The Two-Way
7:42 am
Thu June 28, 2012

JPMorgan's Losses 'May Reach $9 Billion'

JPMorgan Chase & Co. headquarters in New York.
Emmanuel Dunand AFP/Getty Images
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The Two-Way
7:21 am
Thu June 28, 2012

'Hell In The Rearview Mirror' As Coloradoans Flee Wildfires

Mikke Carlson took photos of the smoke from the Waldo Canyon fire while wearing a gas mask on Wednesday in Colorado Springs, Colo.
Chris Schneider Getty Images

Originally published on Thu June 28, 2012 2:27 pm

Update at 2:30 p.m. ET. Our Latest Headline:

Good News: 'Great Progress' Reported In Fighting Colorado Springs Fire.

Our original post:

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Regional News
6:20 am
Thu June 28, 2012

LGBT Care Recognized at Cincinnati Children's

The Human Rights Campaign has awarded Cincinnati Children's hospital for being the Best Healthcare facility for LGBT families and patients. Charla Weiss and James Page of the Office of Diversity and Inclusion at the hospital explained how their practices earned them this recognition.  

Peggy Lowe joined Harvest Public Media in 2011, returning to the Midwest after 22 years as a journalist in Denver and Southern California. Most recently she was at The Orange County Register, where she was a multimedia producer and writer. In Denver she worked for The Associated Press, The Denver Post and the late, great Rocky Mountain News. She was on the Denver Post team that won the Pulitzer Prize for breaking news coverage of Columbine. Peggy was a Knight-Wallace Fellow at the University of Michigan in 2008-09. She is from O'Neill, the Irish Capital of Nebraska, and now lives in Kansas City. Based at KCUR, Peggy is the analyst for The Harvest Network and often reports for Harvest Public Media.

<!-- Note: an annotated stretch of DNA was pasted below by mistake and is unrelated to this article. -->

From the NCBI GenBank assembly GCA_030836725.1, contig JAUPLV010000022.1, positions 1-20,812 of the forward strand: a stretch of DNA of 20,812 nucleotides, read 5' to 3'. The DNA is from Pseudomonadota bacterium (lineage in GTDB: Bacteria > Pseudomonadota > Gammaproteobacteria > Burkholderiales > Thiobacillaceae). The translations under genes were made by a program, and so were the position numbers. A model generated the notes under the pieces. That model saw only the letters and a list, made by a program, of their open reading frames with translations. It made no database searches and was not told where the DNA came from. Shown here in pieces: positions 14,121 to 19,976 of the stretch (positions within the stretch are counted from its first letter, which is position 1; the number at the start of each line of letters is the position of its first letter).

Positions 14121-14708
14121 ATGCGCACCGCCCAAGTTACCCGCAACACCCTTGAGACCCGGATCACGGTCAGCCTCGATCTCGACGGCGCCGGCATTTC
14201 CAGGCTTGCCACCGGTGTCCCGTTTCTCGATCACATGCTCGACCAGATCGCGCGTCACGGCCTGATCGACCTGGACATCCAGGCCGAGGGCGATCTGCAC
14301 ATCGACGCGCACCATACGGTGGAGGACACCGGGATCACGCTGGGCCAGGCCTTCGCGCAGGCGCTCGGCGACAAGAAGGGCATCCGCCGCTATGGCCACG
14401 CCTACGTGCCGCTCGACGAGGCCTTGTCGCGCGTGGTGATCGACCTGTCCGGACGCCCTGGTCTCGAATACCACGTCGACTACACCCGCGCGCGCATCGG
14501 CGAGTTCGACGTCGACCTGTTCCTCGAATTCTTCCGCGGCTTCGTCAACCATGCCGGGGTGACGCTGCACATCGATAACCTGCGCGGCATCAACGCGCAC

The Salt
3:25 am
Thu June 28, 2012

Unlike Chicken And Pork, Beef Still Begins With Small Family Ranches

Barbara and Norman Roux stand in front of cattle pens on their farm outside of Moundridge, Kan., where she has raised cattle for nearly 70 years.
Peggy Lowe Harvest Public Media

Originally published on Thu June 28, 2012 7:47 pm

In the chicken and pork industries, nearly every aspect of the animals' raising has long been controlled by just a handful of agriculture conglomerates. But the cattle industry is still populated by mom-and-pop operations, at least at the calf-raising level.

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Asia
3:17 am
Thu June 28, 2012

Amid Fierce Debate, Japan To Restart Nuclear Plants

Anti-nuclear activists in front of the prime minister's official residence in Tokyo, June 22. Some 20,000 demonstrators protested against the Japanese government's decision to restart two idle nuclear reactors in western Japan, ending a brief period without any nuclear power generation.
Rie Ishii AFP/Getty Images

Originally published on Thu June 28, 2012 12:34 pm

After taking all 50 of its nuclear reactors offline following a devastating accident last year, Japan is planning to restart the first of two of them in western Fukui prefecture as early as Sunday.